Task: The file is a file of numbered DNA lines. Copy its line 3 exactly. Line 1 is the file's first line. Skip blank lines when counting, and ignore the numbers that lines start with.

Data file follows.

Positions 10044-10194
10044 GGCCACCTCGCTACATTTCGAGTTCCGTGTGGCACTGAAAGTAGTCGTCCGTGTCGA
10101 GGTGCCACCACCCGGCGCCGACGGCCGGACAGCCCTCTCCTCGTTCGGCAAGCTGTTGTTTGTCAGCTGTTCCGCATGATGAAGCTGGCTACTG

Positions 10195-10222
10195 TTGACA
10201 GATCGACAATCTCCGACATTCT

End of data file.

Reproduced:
10101 GGTGCCACCACCCGGCGCCGACGGCCGGACAGCCCTCTCCTCGTTCGGCAAGCTGTTGTTTGTCAGCTGTTCCGCATGATGAAGCTGGCTACTG